Every Family Homeschools (Part 1) - an Interview with Kyle Greenwalt

Jan 4, 2017

Kyle Greenwalt, PhD, is an Associate Professor in the Department of Teacher Education at Michigan State University and the author of Home/Schooling: Creating Schools that Work for Kids, Parents and Teachers.

In the book, Greenwalt seeks to redefine homeschooling as something all families engage in and that all public schools should support. He talked to us about the cultural and economic shifts that have shaped homeschooling and public education's relationship to it.

"Before the industrial revolution, everything happened in the home," said Greenwalt, including education. During the 19th century, cultural and economic shifts led to compulsory public education, he notes, "and now, we're regulating and holding these institutions accountable for the outcomes that happen there."

According to Greenwalt, growing "cynicism and distrust of public institutions" is what's leading a diverse range of parents to homeschool their children, a movement that began in the 1970s. His research indicates that these families are now as diverse as the population at large: although early homeschoolers were often religious, secular families also homeschool in large numbers.

"To me, there's no surprise that homeschooling rises at this time when we're really starting to question on both the left and the right whether or not institutional life is always good for us," said Greenwalt.

Because parents “can't expect anyone else to oversee a child's education,” Greenwalt said many families have embraced it as their primary responsibility, “and I don't think schools are very good at recognizing that.”

Public Education Has Turned Teachers Into Stand-In Parents

Today, three-fourths of all public school teachers are women, but public education began with male teachers who often moved into careers in law or the clergy, said Greenwalt. “The argument was made that women would be better teachers because they were more maternal, they were more caring, they would do a better job of shaping character and it would be a great preparation for motherhood,” he said.

That social/cultural frame helped foster the concept of in loco parentis, the legal concept that teachers are stand-in parents who offer moral, physical and ethical instruction. “This is pretty unique within different models of the world,” said Greenwalt. “Most places view the teacher as a civil servant. That's very different than viewing the teacher as a stand-in parent.”

“Most parents want their children to be treated like a special person,” he noted, but American parents are relatively unique, as they associate more attention from a teacher with favorable outcomes. In Japan and China, where elementary class sizes may average forty to fifty students, “parents get concerned if it gets much lower than that because they worry that the teacher's going to over-dwell on their child,” Greenwalt said. “The idea there is that kids need to work things out for themselves, and we really don't do that very well in this country.”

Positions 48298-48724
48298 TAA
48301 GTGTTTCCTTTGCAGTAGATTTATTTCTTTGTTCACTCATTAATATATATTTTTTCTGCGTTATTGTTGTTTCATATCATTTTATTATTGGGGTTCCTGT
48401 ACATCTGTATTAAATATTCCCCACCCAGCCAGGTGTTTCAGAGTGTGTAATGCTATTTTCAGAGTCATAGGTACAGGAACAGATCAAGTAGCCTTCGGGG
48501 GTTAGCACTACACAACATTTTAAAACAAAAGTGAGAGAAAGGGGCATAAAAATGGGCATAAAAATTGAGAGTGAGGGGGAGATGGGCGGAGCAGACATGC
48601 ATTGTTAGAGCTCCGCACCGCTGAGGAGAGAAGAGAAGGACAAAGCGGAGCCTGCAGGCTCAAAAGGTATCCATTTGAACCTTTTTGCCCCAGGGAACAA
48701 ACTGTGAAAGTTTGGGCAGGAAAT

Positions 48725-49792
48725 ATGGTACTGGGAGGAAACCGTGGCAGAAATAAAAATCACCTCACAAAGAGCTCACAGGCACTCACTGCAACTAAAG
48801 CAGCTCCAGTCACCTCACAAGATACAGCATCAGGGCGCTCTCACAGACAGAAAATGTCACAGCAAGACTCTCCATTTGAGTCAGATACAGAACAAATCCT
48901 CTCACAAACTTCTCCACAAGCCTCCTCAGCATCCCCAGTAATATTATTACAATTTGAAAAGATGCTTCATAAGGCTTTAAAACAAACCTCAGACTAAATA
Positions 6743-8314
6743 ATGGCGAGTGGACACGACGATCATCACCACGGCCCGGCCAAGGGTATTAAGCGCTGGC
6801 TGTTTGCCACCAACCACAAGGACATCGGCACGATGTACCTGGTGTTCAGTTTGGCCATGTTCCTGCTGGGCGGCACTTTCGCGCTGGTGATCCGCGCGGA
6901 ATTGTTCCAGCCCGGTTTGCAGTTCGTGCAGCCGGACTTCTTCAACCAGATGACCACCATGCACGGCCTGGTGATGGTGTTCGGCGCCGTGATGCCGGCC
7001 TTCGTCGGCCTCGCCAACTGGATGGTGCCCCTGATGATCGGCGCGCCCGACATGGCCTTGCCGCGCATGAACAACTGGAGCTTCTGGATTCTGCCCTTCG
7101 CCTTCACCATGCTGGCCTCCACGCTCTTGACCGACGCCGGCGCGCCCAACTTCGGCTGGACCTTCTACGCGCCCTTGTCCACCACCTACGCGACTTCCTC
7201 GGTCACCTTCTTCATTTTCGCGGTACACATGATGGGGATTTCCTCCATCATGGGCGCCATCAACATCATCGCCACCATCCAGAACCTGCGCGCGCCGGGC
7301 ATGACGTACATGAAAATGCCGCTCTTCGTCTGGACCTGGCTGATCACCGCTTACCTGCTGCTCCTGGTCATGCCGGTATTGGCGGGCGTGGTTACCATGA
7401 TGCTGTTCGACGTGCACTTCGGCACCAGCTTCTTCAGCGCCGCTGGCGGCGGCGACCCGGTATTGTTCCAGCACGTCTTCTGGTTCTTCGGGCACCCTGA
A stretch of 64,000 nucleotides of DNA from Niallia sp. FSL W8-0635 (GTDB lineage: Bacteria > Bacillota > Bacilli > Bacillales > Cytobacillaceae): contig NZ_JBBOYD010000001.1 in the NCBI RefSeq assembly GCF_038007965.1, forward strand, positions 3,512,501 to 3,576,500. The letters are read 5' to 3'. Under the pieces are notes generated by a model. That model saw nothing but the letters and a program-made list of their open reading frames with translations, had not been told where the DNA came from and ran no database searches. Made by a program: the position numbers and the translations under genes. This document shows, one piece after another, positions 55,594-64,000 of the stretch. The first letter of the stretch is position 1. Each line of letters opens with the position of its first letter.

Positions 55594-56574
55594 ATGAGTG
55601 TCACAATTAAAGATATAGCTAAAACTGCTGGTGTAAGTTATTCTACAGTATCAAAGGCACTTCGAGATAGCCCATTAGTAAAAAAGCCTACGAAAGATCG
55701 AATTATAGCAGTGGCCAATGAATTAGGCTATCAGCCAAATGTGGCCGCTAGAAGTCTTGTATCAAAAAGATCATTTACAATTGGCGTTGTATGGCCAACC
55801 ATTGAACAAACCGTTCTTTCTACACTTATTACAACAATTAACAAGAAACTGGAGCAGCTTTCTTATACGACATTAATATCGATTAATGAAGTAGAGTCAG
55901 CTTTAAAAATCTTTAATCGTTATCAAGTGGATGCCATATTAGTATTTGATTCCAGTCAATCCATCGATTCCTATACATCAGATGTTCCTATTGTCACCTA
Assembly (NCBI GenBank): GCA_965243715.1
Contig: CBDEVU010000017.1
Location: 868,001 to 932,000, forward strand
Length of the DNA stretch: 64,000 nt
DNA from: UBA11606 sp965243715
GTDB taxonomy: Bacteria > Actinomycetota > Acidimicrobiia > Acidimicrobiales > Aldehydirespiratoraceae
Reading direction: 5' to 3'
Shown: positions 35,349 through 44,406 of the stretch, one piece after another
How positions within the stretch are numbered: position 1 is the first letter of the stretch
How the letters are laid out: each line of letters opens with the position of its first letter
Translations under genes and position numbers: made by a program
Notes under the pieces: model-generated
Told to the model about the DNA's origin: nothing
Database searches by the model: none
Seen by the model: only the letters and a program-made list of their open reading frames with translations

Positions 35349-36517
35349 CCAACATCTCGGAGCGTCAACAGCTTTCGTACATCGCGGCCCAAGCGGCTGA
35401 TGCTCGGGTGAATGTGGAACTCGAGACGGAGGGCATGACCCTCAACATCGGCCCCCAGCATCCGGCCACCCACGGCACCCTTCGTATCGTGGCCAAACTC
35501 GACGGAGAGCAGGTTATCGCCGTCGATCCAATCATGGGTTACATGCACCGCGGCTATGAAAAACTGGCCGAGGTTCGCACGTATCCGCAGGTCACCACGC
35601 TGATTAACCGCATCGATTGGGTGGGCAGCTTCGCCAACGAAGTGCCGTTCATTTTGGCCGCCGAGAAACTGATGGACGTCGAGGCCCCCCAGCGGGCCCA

Homeschooling Helps Families Address Unique Needs That Aren’t Met In Public Education

Although teachers “say they want parents to be partners, for the most part, they haven't really encouraged parents to view themselves as educators,” said Greenwalt. Saddling children with a high load of homework ”really cuts down on the parents' ability to make decisions about how family time is going to be spent and what learning can happen in those spaces,” he added.

Funding cutbacks and a focus on standardized testing has helped many parents identify gaps in public education, said Greenwalt. “I think many parents recognize that especially when schools are cutting back on the arts, music and so many things that go into making a good life. Parents have had to fill that gap.”

Greenwalt cites data from the National Center for Educational Statistics that found that only 36 percent of homeschooling families surveyed said “the desire for religious or moral instruction” was their primary reason for homeschooling. Issues like bullying, allergies, racism -- or a desire to excel in athletics or the performing arts -- were just as important to many homeschool families.

Demographically, he said it’s hard to discern a difference between the general population and the homeschooled population, since indicators “like political identification, degree of religious commitment, social class, race,” don’t seem to influence which families decide to opt out of traditional education. “If you got all of them together in a room, they'd look like the country as a whole,” said Greenwalt.

In years past, there was “a pretty uneasy alliance” between secular and religious homeschooling communities but as the community enlarged and more states have laws to protect parents’ right to educate their children, there’s less cohesion, said Greenwalt.

In the second part of our interview, to be published next week, Greenwalt will talk about the barriers that prevent more families from actively homeschooling, and the challenges about drawing conclusions from data on homeschooling.

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